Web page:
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Jul 29

Are all home care agents certified nurses?

3 comments

I am wondering about this as my brother brought up that ones who are certified nurses typically cost more because they are medically trained and cleared to perform things an uncertified caregiver can't do. Is there a difference here or has he misunderstood something?

Your brother is correct. Typically, nurses do professional tasks like medication management and administration, wound care, evaluating health status, and medically complex care. They usually work through home health companies. Medicare and health insurance pays for Home Health care. Home care is assistance with activities that are usually performed on our own, but that someone is no longer able to do by themselves like help with bathing, dressing and grooming, meal preparation, housekeeping, and driving. The caregivers sometimes are certified nurses assistants, and sometimes they are caring individuals who have had a lot of experience helping people. They can also alert the agency or family if they observe any changes in the client's condition or anything that they are concerned about. This type of care is considered custodial and is private pay unless the client has a low enough income to qualify for Medicaid.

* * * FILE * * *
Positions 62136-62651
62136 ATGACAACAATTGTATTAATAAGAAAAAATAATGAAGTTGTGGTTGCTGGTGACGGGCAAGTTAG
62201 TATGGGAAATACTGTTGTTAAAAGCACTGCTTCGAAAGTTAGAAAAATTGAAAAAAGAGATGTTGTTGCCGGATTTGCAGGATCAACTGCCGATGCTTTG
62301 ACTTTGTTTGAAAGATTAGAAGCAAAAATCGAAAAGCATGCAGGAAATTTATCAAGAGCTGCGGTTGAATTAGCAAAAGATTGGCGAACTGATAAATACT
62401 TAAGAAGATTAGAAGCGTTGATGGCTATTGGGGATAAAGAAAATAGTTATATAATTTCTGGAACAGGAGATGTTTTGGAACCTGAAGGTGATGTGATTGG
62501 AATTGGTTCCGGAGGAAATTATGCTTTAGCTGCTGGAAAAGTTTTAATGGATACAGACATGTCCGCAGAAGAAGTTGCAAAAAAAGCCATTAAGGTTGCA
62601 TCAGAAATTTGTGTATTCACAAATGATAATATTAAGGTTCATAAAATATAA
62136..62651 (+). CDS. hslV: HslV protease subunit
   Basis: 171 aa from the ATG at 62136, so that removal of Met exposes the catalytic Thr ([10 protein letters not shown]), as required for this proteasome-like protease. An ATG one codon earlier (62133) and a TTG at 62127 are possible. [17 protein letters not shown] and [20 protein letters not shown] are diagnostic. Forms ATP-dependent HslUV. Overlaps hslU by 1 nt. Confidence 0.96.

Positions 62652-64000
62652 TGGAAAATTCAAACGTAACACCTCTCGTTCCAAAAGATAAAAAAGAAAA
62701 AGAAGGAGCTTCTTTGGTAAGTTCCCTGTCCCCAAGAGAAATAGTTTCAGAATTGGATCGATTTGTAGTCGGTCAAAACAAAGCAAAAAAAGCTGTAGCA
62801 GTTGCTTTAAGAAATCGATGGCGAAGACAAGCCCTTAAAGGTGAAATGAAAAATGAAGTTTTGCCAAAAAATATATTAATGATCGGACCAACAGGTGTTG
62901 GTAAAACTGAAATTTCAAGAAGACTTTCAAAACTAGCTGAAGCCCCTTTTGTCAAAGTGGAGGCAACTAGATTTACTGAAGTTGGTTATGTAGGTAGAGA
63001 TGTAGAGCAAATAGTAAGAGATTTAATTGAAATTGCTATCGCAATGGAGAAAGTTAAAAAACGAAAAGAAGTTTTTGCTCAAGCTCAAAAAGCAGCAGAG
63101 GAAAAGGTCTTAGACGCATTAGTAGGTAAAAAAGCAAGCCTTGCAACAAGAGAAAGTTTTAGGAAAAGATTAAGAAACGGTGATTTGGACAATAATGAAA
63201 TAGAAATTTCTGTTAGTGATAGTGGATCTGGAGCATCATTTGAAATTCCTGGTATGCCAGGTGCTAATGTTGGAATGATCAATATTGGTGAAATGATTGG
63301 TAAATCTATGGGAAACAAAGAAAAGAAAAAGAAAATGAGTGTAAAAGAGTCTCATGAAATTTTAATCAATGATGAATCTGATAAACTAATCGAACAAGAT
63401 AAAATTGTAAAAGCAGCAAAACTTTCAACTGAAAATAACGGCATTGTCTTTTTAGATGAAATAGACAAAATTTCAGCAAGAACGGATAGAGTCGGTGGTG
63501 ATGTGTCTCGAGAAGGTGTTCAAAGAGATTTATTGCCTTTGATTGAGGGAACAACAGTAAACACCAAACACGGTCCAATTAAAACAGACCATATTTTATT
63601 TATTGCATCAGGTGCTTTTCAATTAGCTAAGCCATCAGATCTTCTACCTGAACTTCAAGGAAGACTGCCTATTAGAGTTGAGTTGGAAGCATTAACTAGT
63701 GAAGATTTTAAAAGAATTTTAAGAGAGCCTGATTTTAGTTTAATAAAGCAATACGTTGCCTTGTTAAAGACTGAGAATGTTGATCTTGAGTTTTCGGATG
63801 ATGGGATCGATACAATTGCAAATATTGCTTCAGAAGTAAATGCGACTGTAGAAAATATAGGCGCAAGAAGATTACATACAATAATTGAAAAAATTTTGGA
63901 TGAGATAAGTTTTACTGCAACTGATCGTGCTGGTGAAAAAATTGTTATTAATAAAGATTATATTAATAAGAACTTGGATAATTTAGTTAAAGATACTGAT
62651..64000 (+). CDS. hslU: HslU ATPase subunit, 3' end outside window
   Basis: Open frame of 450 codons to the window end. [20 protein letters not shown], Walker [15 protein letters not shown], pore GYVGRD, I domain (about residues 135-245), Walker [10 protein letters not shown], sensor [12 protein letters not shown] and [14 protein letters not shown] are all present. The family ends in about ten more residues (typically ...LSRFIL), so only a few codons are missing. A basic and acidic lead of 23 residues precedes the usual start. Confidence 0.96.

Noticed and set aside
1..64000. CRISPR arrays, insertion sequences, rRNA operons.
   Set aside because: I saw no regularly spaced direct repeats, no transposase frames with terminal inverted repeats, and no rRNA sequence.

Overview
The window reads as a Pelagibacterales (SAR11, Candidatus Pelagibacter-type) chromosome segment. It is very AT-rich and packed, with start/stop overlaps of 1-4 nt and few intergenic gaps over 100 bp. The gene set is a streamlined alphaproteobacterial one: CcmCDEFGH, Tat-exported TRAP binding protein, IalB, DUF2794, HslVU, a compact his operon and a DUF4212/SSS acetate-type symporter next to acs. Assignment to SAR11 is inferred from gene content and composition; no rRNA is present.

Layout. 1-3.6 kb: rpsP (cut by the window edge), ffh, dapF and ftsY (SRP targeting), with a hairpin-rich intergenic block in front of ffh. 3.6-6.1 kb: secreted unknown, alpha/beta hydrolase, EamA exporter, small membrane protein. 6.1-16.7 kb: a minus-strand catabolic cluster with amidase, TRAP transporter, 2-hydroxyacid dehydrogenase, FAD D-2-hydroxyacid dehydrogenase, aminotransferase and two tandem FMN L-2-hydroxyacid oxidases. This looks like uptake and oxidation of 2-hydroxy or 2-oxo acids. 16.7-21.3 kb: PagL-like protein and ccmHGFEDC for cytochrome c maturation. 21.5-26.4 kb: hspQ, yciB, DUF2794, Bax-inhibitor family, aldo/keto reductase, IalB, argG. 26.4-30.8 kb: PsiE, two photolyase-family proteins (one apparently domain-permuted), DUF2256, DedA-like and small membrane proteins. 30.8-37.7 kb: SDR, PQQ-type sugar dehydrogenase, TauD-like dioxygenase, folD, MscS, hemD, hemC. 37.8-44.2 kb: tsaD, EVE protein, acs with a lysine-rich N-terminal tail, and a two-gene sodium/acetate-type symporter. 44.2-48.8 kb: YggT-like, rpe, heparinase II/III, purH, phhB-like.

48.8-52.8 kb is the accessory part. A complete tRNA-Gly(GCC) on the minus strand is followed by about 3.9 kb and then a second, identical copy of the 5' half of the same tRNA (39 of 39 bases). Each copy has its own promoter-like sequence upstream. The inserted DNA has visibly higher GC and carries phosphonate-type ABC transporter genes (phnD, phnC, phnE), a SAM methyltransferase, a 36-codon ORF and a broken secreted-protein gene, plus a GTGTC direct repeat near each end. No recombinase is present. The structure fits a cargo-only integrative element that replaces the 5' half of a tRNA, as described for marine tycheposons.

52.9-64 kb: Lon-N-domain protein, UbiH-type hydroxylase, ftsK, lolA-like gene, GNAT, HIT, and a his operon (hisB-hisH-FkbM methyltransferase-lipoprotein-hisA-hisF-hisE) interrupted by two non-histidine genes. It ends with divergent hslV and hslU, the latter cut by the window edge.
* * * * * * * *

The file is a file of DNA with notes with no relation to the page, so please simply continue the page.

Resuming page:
Kelly - it might also be useful to understand some of the lingo you will likely encounter. When looking at home services, the industry differentiates between Skilled needs and Custodial needs. A Skilled need is usually one in which a RN or LVN is needed - services like Laura mentioned above. Most skilled care is considered short term and IS covered by Medicare and other insurance plans. Custodial needs are most likely long term and ones which do NOT require the level of a nurse, and can be preformed by a caregiver with training. This type of care is designed to meet the ADL's (Activities of Daily Living) - like bathing and dressing. These are by far the most common needs families have as the need is mostly for supportive services: meal prep, light housekeeping, grooming, ect. Custodial needs are NOT covered by Medicare or standard insurances but may be covered through a long term care policy.

Thank you for your responses. I ended up getting a few questions answered here. I am glad I asked because I was under the impression that the bathing and everything like that would be done by all caregivers, not just ones who specify it. I think both will be necessary long term. The custodial care is not covered by insurance which is very unfortunate. I know in nursing homes, this is covered but we do not want to go that route unless we had no other option.

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